The ground trembles. The Kraken wakes. Titan is to be reprinted.
And what seems to be the majority response to the idea that one of the very best games of the eighties is to see the light of day again? Complaints about it player elimination.
Discussion of player elimination is an ongoing bugbear for me because it seems to be missing a very fundamental point. We'll return to what that point is in a little while but we'll begin by reviewing the complaints that are usually raised against player elimination in games.
The basis of the argument against is that elimination is bad in longer games because it means some players have to leave the game early, spoiling the game session for them. I have mixed feelings about this particular argument not least because there are deeper facets that don't usually get discussed. Consider one of the grossest offenders in the player elimination league - Risk. During discussion of elimination I heard one guy quote an example of a 7-hour risk game they once played in which two players were put out early because both decided to scrap for Australia on the first turn. The exact same thing has happened to me once, although my game didn't drag on quite so long because we were playing with the mission rules.
The key word in the above paragraph is once.
Think about it. This is *Risk* we're talking about here, no Go or Chess or some similar ancient game with vast depths of subtle strategy. Any gamer worth their salt who has played Risk will have spotted that the attacker has a considerable advantage given equal numbers of troops. If it looks like this sort of situation is shaping up during your initial deployment then for Gods sake, if you're not going to be going before your opponent, don't get sucked into it! If you do happen do get into this position, then it's an error you are unlikely to repeat. I have an excuse for my behaviour: I was horribly drunk at the time.
The point is that many player elimination games have this sort of built-in policing - early aggression will often damage you as much as your victim, leaving your ripe for the picking by other players. Titan has it - because early stacks tend to be the same sort of size and power, an early attack will often leave you too weak to compete with other players in spite of the points reward. Getting eliminated early in this sort of game is far more often a consequence of bad play (or inebriation) than randomness. Isn't that one of the things Eurogamers often complain about in AT games? That they don't sufficiently punish bad play? Well, I beg to differ.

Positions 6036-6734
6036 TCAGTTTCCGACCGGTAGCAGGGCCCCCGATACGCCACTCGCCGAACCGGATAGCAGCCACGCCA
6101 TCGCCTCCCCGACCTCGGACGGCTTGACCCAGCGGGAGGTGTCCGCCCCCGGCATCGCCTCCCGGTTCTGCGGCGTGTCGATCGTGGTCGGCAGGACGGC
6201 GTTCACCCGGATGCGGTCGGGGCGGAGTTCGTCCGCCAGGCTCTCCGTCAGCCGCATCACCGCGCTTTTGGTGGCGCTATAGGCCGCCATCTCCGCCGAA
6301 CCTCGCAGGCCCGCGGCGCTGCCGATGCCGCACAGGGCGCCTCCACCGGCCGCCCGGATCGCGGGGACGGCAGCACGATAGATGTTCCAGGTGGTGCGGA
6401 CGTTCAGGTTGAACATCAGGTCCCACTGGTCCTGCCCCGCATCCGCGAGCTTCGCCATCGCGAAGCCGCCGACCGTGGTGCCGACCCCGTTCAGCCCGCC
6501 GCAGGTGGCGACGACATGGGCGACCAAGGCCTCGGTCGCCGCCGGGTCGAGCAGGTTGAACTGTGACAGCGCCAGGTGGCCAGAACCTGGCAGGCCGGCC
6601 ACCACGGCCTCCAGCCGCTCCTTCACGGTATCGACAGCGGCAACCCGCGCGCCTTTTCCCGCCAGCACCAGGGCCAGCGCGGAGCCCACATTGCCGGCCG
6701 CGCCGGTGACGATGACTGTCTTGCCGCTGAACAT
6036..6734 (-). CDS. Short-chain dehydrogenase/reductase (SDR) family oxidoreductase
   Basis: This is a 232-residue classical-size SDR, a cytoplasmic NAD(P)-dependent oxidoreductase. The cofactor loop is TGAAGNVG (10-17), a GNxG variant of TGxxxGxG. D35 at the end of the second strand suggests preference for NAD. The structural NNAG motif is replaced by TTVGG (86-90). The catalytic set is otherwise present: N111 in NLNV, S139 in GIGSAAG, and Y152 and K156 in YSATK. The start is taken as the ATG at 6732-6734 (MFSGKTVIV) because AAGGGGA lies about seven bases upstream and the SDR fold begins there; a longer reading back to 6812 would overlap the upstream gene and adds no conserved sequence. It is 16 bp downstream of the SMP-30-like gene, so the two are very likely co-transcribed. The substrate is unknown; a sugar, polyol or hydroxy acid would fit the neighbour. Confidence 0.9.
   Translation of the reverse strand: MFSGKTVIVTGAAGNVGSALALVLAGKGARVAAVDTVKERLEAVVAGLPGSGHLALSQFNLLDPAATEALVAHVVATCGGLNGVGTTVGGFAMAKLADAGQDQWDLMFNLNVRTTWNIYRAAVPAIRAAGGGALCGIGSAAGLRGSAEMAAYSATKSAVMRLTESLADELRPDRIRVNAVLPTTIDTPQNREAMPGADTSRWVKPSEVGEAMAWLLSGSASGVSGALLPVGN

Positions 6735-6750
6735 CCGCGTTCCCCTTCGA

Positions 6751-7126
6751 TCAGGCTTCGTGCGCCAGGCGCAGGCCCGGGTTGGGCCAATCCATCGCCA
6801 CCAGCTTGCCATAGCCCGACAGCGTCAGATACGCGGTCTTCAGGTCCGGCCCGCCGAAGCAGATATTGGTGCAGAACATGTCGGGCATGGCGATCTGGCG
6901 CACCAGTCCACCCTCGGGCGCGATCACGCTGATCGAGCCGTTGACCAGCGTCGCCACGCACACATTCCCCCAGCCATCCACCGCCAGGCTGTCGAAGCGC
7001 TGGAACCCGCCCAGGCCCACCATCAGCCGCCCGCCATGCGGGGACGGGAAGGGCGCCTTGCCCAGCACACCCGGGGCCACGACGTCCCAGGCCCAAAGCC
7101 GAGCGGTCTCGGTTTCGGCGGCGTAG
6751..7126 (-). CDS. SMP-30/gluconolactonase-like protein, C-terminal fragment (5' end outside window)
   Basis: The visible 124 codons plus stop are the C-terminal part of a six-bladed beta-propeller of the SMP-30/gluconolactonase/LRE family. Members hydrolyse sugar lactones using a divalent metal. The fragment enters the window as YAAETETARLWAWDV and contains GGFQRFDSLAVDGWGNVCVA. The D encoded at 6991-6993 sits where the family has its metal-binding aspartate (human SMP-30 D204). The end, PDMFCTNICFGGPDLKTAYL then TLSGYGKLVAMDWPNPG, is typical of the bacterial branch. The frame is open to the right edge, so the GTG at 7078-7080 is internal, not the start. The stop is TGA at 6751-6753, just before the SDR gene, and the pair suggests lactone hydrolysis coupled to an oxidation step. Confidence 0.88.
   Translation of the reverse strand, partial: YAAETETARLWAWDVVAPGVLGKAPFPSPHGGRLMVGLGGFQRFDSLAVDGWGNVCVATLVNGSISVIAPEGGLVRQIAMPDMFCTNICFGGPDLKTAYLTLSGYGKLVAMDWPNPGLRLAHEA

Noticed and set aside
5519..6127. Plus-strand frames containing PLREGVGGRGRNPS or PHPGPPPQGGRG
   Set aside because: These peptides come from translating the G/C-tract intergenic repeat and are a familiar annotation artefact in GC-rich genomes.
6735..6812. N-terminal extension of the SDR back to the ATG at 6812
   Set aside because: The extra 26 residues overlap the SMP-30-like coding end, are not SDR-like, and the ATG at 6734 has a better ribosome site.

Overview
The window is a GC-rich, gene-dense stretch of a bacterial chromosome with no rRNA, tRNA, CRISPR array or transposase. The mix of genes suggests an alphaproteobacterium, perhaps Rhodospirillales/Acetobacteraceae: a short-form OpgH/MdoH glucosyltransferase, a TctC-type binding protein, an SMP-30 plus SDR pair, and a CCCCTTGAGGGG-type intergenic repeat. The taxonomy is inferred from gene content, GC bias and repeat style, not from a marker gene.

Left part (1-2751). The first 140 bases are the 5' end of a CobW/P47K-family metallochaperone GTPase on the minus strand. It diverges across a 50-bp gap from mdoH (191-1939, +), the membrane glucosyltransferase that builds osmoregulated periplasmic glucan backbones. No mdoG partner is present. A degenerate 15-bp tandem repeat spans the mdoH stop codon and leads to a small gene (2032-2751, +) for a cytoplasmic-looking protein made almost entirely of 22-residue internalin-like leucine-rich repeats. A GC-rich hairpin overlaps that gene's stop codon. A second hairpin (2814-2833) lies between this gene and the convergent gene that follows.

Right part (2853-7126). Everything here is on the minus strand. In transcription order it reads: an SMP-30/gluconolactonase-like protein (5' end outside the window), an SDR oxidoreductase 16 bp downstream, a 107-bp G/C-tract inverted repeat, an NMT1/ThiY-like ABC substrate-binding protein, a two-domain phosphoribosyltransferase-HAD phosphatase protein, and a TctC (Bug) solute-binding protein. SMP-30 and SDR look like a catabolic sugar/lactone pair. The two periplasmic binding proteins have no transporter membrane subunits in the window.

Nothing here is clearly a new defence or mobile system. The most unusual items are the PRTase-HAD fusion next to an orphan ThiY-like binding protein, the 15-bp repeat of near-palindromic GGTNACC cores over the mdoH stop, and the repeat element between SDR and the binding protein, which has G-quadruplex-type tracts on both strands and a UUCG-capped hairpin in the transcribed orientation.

I'll admit that any elimination games that don't come with some sort of mechanism for limiting the number of early exits are definitely a bad thing. But here's the rub - I can't actually think of any that don't.
So we're left with long-running games which have elimination during the later stages. I personally see this as much less of a problem. If I get kicked out of a 4 hour game after 3 hours then I've still had a good game night - I can watch the game, play on the computer, maybe play a Euro-filler against some other knocked-out players, go home early or - god forbid - actually hang around and indulge myself in some good old fashioned socialising. But lets run with this for a moment and suggest that a game player might not want to do any of those things, does that suddenly make player elimination undesirable?
Well no. It adds spice to the game. What sort of feeble taunting are you going to be able to deliver to your opponents when you've all finished simultaneously within 5 victory points of one another? What kind of exhilaration can you feel when your only option for taking revenge on the guy whose moves have been bugging you all game is to force him to ship his coffee instead of selling it (I hate exclusive examples, so for the uninitiated, the latter is a Puerto Rico reference)? How much greater is your stake in, and attachment to, success in the game when you face the knowledge the doing badly is going to result in an early and ignominious exit? In short, what sort of memorable game night are you going to have unless there's a player elimination game on the table?